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    1. The greatest effort associated with removing the lawn and replanting the front garden went into soil preparation, Gerhard. We dug down a foot or more, took out gobs of rocks (our property used to be part of a rock quarry), and added mountains of additional top soil and amendments.

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  11. You have done so well at reducing your water usage - that's really impressive. Especially because your garden still looks great from where I am sitting (I'm sure there are some plants that aren't enjoying it, but you can't tell!).

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    1. The plants in the backyard border, particularly those along the edges adjoining the dormant/dead lawn, are in bad shape, Amy. After taking a look at my own wide shots, I did a closer inspection and found that some are dead and others near dead. My fingers itch to replace them but I expect I should wait until after I pull out that remaining lawn, which I'm hoping will happen in late September or early October.

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  12. Interesting to see the difference from year to year, which is reflected in the vegetation.
    It looks greener! it has made a difference since you started collecting water in the tanks.
    A wonderful garden you have
    Mariana

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    1. Thanks Mariana. The garden and I are trying very hard to adapt to our new water restrictions.

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  13. Great comparison shots. Your garden looks wonderful despite the lack of moisture. Fingers crossed for rain!

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    1. I have my heart set on El Nino so he better come through this winter!

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  14. I always enjoy these types of comparisons. The changes in the front garden are dramatic when compared to 2014, and the results are wonderful. I can imagine what a challenge the lack of rain has been, especially with the heat, but your garden looks great.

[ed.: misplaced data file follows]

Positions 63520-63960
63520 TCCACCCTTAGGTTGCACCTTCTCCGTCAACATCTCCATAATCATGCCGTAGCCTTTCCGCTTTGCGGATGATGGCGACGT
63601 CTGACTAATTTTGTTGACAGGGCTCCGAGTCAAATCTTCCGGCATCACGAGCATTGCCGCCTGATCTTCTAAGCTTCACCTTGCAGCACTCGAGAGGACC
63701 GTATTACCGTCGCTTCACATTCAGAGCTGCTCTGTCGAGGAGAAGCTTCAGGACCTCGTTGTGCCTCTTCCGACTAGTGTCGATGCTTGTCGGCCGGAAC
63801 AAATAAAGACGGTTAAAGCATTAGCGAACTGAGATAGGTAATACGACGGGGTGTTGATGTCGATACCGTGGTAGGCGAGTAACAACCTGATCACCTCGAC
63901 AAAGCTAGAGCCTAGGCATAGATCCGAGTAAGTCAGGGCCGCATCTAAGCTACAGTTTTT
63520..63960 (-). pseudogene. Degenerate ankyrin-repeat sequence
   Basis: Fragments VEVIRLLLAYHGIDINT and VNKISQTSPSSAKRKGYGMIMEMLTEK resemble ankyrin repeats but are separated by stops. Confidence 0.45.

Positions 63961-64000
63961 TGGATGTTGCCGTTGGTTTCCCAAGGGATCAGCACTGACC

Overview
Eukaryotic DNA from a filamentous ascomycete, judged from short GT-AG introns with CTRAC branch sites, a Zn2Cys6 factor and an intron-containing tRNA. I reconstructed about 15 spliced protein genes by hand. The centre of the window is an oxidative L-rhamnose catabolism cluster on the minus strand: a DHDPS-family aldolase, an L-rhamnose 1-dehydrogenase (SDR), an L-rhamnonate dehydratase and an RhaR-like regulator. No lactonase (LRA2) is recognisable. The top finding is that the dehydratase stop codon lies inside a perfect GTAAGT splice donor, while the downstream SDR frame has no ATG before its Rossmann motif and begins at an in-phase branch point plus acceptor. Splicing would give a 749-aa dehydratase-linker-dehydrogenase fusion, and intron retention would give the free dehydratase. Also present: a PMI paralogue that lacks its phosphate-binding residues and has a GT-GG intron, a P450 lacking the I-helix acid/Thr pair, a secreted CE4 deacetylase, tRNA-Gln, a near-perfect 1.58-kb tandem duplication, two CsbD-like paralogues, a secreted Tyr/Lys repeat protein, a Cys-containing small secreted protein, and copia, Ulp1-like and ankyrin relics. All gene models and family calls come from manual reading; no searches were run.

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    1. Parts of it aren't so great when viewed close-up, Deb. There are a lot of holes already and would be more still if I pulled out all the dead and dying...

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  15. I completely understand your frustration about removing the agonis. They are the filmiest of trees, hardly a view obstruction! You've done wonders with the garden, especially considering the constraints imposed by ornery neighbors and the drought.

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    1. I was afraid the summer sun and heat would make me cranky over that tree removal and I have to admit it has, Denise. An article in the LA times this week mentioning that Australia actually planted more trees in response to its serious drought - plus all the dead plants I've identified in the past week - set me off. I'll let it go - at least as long as said neighbor stays out of my hair.

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  16. I love the before and now photos. And I feel jealous of the view as always when I look at your garden. You may have lost the tree but you gained a new picture of harbour.

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  17. I stopped by here the other day to enjoy the changes your garden has seen in the last year. You are a kind neighbor to remove a tree. There have been fights over such things in England in recent months and cities having to step in and demand removal of those Leylandia hedges that were blocking sunlight. They could take a lesson from you and just get the job done. I must have been a fair battle to take down the yuccas. I do like the new look though. Well done on the comparison shots. It's not often you get to see such from the same angle. They really tell a story and a good one at that.